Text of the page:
I was diagnosed with bipolar disorder II in 2007. By 2010 I was exhibiting other symptoms which awarded me the diagnosis of generalize anxiety. Soon after that, I graduated to Bipolar I. But it wasn’t until 2014, when reality punched me in the face, that my mental health was too big for me to handle alone.
I’ve always been two things: independent and ambitious. I was an achiever who never said die. All my life I had dreams of a successful career in entertainment. I worked very hard towards becoming a producer. Though I experienced many pitfalls, I pressed ahead with determination. I won’t lie; I spent time dancing around in my pity parties but eventually the bouncer would turn on the lights, say get out, and I was on my way. When I put my mind to it, I’d get things done.
In 2014 I lost everything. The sad irony was I didn’t have much. Typically when someone says they lose everything they were wealthy. I was far from it. I was a manager for The Salvation Army and I ran my own independent production company on the side to which all my spare pennies went. All two of them. I lived in a tiny one room apartment where the kitchen was a walk in closet. I lived near two hotel restaurants that drew roaches, and was surrounded by drug dealers who also drew pests. The grocery store parking lot across from me was a nightly hot spot for hookers and their clients. But I lived in paradise. It was Waikiki. The ocean was just down the street. Cool!
It wasn’t worth much and the overwhelming stress it caused me had triggered horrifying symptoms within me. But it was security and I had a life vision with goals to achieve. So I sucked it up and pretended to be happy, sane and strong until I lost it all. When I did, I lost my mind. I had a severe nervous breakdown then went into the hospital to prevent myself from hurting myself. I was kept for two days and released to day treatment. They tried to get me extra help but no one would help me because I was high functioning.
Though I was in a crisis now and on welfare and homeless, I wasn’t before. That’s what they looked at; my life before the crisis where I had only been in the hospital once, I had a master’s degree, and I held down jobs. Other agencies, like the ones who help with housing, turned me away because I wasn’t an alcoholic or drug addict, I had never been to jail, and I didn’t have any kids. That was an exceptional blow because when I had money I was a regular donor to those organizations.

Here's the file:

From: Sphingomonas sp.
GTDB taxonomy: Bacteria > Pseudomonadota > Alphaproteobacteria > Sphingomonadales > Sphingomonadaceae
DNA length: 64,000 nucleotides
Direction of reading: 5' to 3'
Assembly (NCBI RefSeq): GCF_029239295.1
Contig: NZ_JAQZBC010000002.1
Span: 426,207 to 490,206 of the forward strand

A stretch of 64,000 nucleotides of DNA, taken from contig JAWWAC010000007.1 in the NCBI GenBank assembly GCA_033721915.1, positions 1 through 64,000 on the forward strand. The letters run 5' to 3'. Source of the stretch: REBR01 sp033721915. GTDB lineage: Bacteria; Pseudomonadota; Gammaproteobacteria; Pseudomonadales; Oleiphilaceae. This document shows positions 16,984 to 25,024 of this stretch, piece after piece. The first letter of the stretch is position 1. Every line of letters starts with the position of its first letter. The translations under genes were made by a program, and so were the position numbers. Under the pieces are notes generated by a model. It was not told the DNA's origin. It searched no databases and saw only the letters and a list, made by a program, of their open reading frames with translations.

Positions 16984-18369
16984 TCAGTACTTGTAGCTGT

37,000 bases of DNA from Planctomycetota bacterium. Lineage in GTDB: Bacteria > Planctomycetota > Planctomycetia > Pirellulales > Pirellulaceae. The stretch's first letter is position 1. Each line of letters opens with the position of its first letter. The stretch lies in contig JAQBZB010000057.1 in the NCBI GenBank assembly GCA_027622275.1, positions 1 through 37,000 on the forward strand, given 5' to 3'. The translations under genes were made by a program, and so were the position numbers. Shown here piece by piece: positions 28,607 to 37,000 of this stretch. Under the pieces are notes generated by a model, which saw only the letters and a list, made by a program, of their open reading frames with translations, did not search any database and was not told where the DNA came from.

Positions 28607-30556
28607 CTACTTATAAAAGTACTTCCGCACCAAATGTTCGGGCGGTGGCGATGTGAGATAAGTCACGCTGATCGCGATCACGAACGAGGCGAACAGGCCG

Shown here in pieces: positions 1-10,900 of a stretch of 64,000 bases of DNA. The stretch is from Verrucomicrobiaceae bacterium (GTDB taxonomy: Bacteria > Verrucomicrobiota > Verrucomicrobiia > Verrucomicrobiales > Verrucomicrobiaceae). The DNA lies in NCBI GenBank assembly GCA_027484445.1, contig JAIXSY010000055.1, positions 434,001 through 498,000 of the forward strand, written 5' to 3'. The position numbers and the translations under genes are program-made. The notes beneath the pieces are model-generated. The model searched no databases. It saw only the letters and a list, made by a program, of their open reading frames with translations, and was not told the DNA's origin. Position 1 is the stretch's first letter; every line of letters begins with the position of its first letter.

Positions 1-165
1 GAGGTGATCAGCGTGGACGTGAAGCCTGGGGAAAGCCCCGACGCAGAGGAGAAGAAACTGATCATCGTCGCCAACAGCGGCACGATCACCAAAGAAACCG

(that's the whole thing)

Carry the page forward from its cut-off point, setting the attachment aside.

After that, I attempted suicide twice. It didn’t seem logical to call for help anymore. They would turn me away. I guess God had other plans.
I was homeless for nearly a year before I was helped by a state doctor who saw me deteriorate with each visit and stepped in. Though the social services and agencies were right about me being high functioning, it was the support of various people that kept me from giving up, giving in and giving out. I often refer to them as God’s angels. My doctors, family, friends and complete strangers came to my rescue. There was no way I could have saved myself. Yes, I believe in God. But, thoughts and prayers must be followed by action. God gives everyone abilities, resources and purpose for a reason. To be used. I was used up. This strong, independent and ambitious woman had fallen to her rock bottom and her past abilities were in the past. She needed help a that moment.
I’ve listened to many stories like mine. The sad truth is when you are mentally ill but you do not fit the stereotypes, you are less likely to be believed by society that you need help. That is a given. But what needs to change is that those who are paid to help the mentally ill appear to only help those who fit these stereotypes. I suspect it’s due to a lack of funding, but it’s dangerous. I’m one of the lucky ones. I only lost years and my dreams. But there are people who have lost their lives.
I was once told by a caseworker while off duty, and who was frustrated with the system that, “if you need help and you ask for help, then you know you need help. So, you will not get help no matter how badly you need help because you are aware of the help you need.”
Image credit: photochur
Jeanné is the founder of the Hawai’i based entertainment arts organization Excellence Happens and creator of “The Lolita Gentry Project”. She has worked with her Bipolar Disorder and Anxiety for over 10 years learning how to guide her challenges towards her art and towards gaining a better understanding of psychology and sociology.
You can find Jeanné on Twitter at @p31mission.
Photo by Erich Steinwandt-Gudoy.